Justin Townes Earle “Single Mothers”
Justin Townes Earle has enjoyed an extensive career with this release being his fifth and he is now deservedly being regarded as a forefather of Contemporary Americana. It’s not surprising that during this period he has had his highs and lows including, multiple stints in rehab, a new found sobriety, amicable and not-so-amicable break-ups with record labels, and facing the trials and tribulations of everyday life.
Opening track, “Worried About The Weather” shows the confidence that Justin Townes Earle has in this album, as it’s a slow country ballad that begins the album. It pays off though, as it’s a song which is beautifully laid back and easy going, a real joy to listen to. The title track “Single Mothers” keeps the relaxed pace going and it’s a song that really allows him to deliver a great crooning vocal performance on this blues based number.
The sparseness continues on “It’s Cold In This House” and it’s this feel which really makes the song so enchanting. He is equally as successful applying this style to slow and emotional ballads like “Picture In a Drawer” and the album closer “White Gardenias” which is a melancholic and engrossing song.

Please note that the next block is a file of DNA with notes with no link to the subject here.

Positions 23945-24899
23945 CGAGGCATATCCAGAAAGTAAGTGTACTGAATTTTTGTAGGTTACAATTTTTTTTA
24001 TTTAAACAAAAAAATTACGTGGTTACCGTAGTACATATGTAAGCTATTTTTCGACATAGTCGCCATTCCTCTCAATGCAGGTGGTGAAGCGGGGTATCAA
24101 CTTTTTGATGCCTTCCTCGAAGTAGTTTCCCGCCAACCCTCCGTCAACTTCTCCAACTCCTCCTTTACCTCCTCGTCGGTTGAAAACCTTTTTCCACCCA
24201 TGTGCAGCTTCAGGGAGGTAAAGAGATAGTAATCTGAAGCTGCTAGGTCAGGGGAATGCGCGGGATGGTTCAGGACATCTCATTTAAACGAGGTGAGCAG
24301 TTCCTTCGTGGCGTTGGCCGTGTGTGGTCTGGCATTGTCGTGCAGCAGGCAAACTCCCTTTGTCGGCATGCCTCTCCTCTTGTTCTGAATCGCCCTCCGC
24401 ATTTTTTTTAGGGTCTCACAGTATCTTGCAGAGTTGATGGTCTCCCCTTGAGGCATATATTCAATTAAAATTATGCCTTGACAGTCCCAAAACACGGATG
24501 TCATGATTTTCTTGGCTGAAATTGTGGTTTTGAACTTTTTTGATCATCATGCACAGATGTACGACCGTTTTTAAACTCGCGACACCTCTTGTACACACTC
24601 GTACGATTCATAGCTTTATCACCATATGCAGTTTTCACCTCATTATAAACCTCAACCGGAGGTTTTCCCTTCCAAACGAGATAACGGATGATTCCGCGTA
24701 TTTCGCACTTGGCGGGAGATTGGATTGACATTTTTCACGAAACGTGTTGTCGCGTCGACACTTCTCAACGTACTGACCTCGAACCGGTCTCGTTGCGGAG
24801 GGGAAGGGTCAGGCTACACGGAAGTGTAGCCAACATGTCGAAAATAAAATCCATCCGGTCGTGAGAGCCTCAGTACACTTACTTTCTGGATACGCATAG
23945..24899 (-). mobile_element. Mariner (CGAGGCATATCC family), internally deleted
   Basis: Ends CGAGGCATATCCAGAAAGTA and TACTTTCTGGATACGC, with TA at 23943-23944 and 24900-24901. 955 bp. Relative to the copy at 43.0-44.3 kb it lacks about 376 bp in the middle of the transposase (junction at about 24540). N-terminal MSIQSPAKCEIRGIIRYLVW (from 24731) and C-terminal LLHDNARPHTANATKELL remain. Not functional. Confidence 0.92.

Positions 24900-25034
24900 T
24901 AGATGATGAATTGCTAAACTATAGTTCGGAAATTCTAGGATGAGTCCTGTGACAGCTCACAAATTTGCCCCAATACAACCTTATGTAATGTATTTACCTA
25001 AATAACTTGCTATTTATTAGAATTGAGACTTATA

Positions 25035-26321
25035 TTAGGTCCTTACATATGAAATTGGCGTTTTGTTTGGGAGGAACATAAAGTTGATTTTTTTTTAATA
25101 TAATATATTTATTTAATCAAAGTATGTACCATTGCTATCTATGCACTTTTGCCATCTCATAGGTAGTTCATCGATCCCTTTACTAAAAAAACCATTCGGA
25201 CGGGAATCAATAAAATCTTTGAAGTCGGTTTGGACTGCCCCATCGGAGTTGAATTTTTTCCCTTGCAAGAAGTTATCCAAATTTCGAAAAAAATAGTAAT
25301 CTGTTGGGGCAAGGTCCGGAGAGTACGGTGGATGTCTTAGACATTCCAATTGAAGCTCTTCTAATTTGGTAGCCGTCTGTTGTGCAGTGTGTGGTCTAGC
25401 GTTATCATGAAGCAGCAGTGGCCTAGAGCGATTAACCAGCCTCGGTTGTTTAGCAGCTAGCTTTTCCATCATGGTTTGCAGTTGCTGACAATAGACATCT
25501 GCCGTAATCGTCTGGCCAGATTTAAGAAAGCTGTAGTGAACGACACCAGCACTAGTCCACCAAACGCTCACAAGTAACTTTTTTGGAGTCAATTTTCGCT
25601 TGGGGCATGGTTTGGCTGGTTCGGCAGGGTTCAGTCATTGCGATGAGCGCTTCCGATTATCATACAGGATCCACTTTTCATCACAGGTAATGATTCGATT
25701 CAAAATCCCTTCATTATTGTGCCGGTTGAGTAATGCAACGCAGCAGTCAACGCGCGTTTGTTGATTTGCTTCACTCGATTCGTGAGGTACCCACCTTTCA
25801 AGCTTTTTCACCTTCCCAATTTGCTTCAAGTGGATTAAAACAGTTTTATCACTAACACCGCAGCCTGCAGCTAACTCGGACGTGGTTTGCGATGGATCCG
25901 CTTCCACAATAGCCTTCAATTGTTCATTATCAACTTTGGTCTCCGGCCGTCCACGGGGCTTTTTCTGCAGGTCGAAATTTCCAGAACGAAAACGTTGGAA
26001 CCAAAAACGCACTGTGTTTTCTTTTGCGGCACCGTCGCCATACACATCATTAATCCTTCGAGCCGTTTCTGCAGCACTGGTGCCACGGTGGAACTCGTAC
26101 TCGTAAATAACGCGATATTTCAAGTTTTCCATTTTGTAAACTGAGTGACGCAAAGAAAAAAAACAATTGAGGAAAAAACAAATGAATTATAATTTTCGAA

The album has a bit more pace on “Today And A Lonely Night” it’s still only a slow build up but remains a heartfelt number with a nice country swing to it. The baton is picked up by “My Baby Dives” which adds a more rock n roll feel to the sound. A stronger melody also drives “Wanna Be A Stranger” along and it also has a more ‘commercial’ feel.
The whole album has a nice balance between slower, introspective songs and those which appear somewhat more ‘extrovert’. “Burning Pictures” is a more rocking country song which is more likely to get a crowd dancing and clapping along to it. The song “Time Shows Fools” is like the perfect mix of the songs on the album. It still has that soulful, relaxed vibe but underneath there is a neat melody which adds a more upbeat feel to the song.
This is a really, really strong album full of brilliantly crafted songs. The whole album has a feeling of strength and confidence. The songs are far from big and brash but instead they are mainly quietly assured. Their strength lies in the willingness to leave the songs sparse and heartfelt rather than cluttered with unnecessary sounds. The result is an album that would be perfect for a bright Sunday morning with a cup of tea or, at the other end of the spectrum, a late, dark night with a glass of whisky.